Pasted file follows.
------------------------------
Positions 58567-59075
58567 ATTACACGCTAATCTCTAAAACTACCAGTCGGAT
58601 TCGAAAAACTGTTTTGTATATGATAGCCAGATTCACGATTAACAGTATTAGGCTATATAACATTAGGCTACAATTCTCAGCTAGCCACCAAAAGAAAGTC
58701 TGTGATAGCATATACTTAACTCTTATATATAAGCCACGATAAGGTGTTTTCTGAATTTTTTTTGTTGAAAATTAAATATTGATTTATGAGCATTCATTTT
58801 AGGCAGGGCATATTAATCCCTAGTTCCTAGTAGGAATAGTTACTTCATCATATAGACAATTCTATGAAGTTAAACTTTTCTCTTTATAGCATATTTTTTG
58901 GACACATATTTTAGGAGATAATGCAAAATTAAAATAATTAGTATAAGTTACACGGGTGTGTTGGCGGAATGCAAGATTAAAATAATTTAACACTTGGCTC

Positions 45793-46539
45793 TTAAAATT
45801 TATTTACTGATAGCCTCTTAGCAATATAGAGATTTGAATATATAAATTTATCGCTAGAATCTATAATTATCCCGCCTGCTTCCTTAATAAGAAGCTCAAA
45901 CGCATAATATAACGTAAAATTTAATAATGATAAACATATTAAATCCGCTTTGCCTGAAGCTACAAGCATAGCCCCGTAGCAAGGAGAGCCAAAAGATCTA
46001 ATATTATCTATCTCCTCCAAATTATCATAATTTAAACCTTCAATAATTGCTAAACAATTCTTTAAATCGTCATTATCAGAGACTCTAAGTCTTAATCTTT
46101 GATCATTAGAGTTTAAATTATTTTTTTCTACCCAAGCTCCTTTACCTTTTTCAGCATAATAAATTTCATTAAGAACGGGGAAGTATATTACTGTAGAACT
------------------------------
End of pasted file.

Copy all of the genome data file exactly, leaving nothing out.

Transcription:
Positions 58567-59075
58567 ATTACACGCTAATCTCTAAAACTACCAGTCGGAT
58601 TCGAAAAACTGTTTTGTATATGATAGCCAGATTCACGATTAACAGTATTAGGCTATATAACATTAGGCTACAATTCTCAGCTAGCCACCAAAAGAAAGTC
58701 TGTGATAGCATATACTTAACTCTTATATATAAGCCACGATAAGGTGTTTTCTGAATTTTTTTTGTTGAAAATTAAATATTGATTTATGAGCATTCATTTT
58801 AGGCAGGGCATATTAATCCCTAGTTCCTAGTAGGAATAGTTACTTCATCATATAGACAATTCTATGAAGTTAAACTTTTCTCTTTATAGCATATTTTTTG
58901 GACACATATTTTAGGAGATAATGCAAAATTAAAATAATTAGTATAAGTTACACGGGTGTGTTGGCGGAATGCAAGATTAAAATAATTTAACACTTGGCTC

Positions 45793-46539
45793 TTAAAATT
45801 TATTTACTGATAGCCTCTTAGCAATATAGAGATTTGAATATATAAATTTATCGCTAGAATCTATAATTATCCCGCCTGCTTCCTTAATAAGAAGCTCAAA
45901 CGCATAATATAACGTAAAATTTAATAATGATAAACATATTAAATCCGCTTTGCCTGAAGCTACAAGCATAGCCCCGTAGCAAGGAGAGCCAAAAGATCTA
46001 ATATTATCTATCTCCTCCAAATTATCATAATTTAAACCTTCAATAATTGCTAAACAATTCTTTAAATCGTCATTATCAGAGACTCTAAGTCTTAATCTTT
46101 GATCATTAGAGTTTAAATTATTTTTTTCTACCCAAGCTCCTTTACCTTTTTCAGCATAATAAATTTCATTAAGAACGGGGAAGTATATTACTGTAGAACT